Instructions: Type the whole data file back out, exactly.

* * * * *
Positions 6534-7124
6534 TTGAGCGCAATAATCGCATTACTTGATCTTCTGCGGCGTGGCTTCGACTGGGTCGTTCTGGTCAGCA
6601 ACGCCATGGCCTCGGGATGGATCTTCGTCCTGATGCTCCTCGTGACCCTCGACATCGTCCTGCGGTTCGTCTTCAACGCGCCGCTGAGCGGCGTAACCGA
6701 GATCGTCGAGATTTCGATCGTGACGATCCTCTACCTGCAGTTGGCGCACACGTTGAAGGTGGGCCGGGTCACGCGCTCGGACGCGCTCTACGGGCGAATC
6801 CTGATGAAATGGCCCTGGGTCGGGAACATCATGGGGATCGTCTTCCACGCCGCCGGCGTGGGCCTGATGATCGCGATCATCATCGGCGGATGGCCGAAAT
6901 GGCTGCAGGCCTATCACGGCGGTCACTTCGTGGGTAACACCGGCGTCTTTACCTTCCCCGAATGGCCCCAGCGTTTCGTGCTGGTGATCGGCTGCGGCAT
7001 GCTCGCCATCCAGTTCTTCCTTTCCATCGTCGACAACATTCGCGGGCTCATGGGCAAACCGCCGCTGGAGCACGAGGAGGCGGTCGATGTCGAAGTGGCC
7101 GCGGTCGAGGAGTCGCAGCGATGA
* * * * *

Positions 6534-7124
6534 TTGAGCGCAATAATCGCATTACTTGATCTTCTGCGGCGTGGCTTCGACTGGGTCGTTCTGGTCAGCA
6601 ACGCCATGGCCTCGGGATGGATCTTCGTCCTGATGCTCCTCGTGACCCTCGACATCGTCCTGCGGTTCGTCTTCAACGCGCCGCTGAGCGGCGTAACCGA
6701 GATCGTCGAGATTTCGATCGTGACGATCCTCTACCTGCAGTTGGCGCACACGTTGAAGGTGGGCCGGGTCACGCGCTCGGACGCGCTCTACGGGCGAATC
6801 CTGATGAAATGGCCCTGGGTCGGGAACATCATGGGGATCGTCTTCCACGCCGCCGGCGTGGGCCTGATGATCGCGATCATCATCGGCGGATGGCCGAAAT
6901 GGCTGCAGGCCTATCACGGCGGTCACTTCGTGGGTAACACCGGCGTCTTTACCTTCCCCGAATGGCCCCAGCGTTTCGTGCTGGTGATCGGCTGCGGCAT
7001 GCTCGCCATCCAGTTCTTCCTTTCCATCGTCGACAACATTCGCGGGCTCATGGGCAAACCGCCGCTGGAGCACGAGGAGGCGGTCGATGTCGAAGTGGCC
7101 GCGGTCGAGGAGTCGCAGCGATGA